All That Twitters Is Not Gold

“Some people weave burlap into the fabric of our lives, and some weave gold thread. Both contribute to make the whole picture beautiful and unique.”

I love Twitter.

However, when I first started tweeting, I was a bit intimidated.  After all, I’m a little nobody in this little corner of the world.  What right do I have to talk about myself?  Moreover, why would I expect anyone else to care?!/shilpiiz/status/13977719037501440

It should come as no surprise, then, that I was once a wallflower in the Twitter dance, marveling at the other glittering tweeps, who seemed to know all the steps.  My one-sided relationship with Twitter involved getting the latest news from my fitness gurus; laughing at (but not replying to) a self-deprecating tweet; and, in general, being a spectator. Eventually, I realized that I actually should be interacting with these tweeps: that I was expected to give feedback, share a tweep’s news/updates that I thought particularly compelling and generally, put as much into Twitter as I was getting from it.!/CtKscribe/status/27074847500

I remember the first time that I interacted with Christina Kingston (@CtKScribe).  She came highly recommended by Clement Yeung (@clementyeung), and after a few clicks around her website, I found her to be fresh and witty, and her social network skills were truly enviable.  I had to follow her.

Along with being a social media goddess, she has a heart of gold.  She was the first person to include me in a group conversation, which even now continues.  I’m so grateful for that interaction, because through it (and her), I had the privilege to know and meet such supportive, loving, and, of course, fun ladies.  I began to learn Twitter’s full potential and realize that even though it was (and is) a lot of fun, I can also use it to create lasting friendships with people who actually care about my goals.  People who remind me that I am not alone.  They are definitely golden threads in my Twitter experiences.

“All that glisters is not gold.” Prince of Morocco, Merchant of Venice, Shakespeare

Naturally, the more I interacted on Twitter, the more friends (I hate saying “followers”) I acquired.  I love meeting new people, and finding seemingly like-minded writers is especially thrilling.  So thrilling, in fact, that I overlooked some…quirks (constant self-promotion and ambiguous RTs to name a few) in favor of being friends.  After all, these people had more followers, more tweets, more gravitas, than I did, so who was I to unfollow them? Thankfully, I got over that thought quickly, and was able to see past the false glistening of some when compared to the truly golden on Twitter.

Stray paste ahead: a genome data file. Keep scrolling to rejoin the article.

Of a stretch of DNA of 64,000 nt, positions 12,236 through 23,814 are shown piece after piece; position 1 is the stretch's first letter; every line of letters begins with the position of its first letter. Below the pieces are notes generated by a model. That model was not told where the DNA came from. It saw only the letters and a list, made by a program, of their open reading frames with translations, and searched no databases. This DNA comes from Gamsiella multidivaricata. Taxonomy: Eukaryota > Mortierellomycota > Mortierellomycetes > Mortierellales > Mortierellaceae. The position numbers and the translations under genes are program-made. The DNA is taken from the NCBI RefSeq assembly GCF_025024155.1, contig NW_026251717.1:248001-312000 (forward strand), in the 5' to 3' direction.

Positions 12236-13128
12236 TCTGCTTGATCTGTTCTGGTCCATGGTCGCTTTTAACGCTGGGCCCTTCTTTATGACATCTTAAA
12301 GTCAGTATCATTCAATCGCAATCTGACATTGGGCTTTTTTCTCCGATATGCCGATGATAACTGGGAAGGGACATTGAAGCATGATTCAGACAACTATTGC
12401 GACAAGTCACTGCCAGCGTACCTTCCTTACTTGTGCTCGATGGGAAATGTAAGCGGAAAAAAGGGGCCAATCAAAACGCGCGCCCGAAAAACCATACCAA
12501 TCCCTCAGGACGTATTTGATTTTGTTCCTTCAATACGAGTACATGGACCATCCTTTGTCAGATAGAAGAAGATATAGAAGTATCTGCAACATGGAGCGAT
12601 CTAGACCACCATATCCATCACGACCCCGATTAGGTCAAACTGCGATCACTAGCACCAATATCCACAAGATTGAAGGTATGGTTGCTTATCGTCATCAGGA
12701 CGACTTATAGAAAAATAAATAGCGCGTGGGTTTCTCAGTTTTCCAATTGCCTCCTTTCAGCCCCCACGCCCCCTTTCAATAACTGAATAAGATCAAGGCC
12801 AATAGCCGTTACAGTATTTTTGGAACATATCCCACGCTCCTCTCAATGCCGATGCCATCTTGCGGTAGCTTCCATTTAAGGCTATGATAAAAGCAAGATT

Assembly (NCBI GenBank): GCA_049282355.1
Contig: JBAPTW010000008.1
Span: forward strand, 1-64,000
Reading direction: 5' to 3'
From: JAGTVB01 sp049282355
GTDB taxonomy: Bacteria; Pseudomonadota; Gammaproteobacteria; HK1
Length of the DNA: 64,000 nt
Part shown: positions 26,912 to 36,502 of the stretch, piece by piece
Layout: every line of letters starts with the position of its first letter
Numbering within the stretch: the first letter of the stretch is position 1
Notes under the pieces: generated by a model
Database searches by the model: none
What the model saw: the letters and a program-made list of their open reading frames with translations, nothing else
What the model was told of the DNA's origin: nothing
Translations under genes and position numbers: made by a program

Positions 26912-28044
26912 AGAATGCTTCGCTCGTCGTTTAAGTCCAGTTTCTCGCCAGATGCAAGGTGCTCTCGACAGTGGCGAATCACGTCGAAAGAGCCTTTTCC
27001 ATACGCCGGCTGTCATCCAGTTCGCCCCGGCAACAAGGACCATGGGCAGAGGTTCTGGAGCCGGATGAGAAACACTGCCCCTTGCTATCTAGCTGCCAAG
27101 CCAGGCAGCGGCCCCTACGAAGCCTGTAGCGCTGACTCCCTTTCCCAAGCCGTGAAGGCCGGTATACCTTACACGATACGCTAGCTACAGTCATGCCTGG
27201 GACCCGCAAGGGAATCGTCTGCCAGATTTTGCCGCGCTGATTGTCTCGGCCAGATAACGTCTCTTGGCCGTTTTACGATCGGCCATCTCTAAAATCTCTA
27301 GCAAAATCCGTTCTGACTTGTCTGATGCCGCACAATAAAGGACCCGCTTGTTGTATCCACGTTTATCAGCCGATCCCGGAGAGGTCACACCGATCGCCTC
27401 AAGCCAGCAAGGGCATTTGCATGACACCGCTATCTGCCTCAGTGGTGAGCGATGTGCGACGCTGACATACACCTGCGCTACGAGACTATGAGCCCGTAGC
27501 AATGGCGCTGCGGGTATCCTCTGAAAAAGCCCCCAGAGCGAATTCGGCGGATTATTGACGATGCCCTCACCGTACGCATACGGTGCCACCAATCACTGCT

“A gentle riddance.” Portia, Merchant of Venice, Shakespeare

Twitter is my fun experience, something completely voluntary, and I don’t need to interact, follow, or associate with people who are negative or who produce negative feelings in me.  I am no longer worried about the repercussions of pressing the “Unfollow” button, because honestly, life is too short to waste on what is the equivalent to voluntary spam, especially when I have such great people in my life with whom I’d rather invest my time.

When I think about where I’ve drawn inspiration from over this past year, I realize how grateful I am to these golden threads I follow on Twitter.  They have motivated and supported me toward my goals, some of which I never thought I’d achieve.  They are the ones that matter, and to whom I’m truly indebted.  Sharing the people who have made the most impact in my thinking is just a small way for me to give gratitude and joy back to them.

What impact has social media had in your life?

[This post is tangential to my Across the Twitterverse series.  Other posts include: Thursday Thoughts: on Twitter (yes I know it’s Friday)Across The Twitterverse: The ListsAcross the Twitterverse: The Retweet.  They don’t need to be read in order but it may be nice to see where I’m coming from.]


Across the Twitterverse: The Retweet

This post is part of my Across the Twitterverse series, and is dedicated to Debbie Burns (@DB_Smyth), whether she likes it or not 😉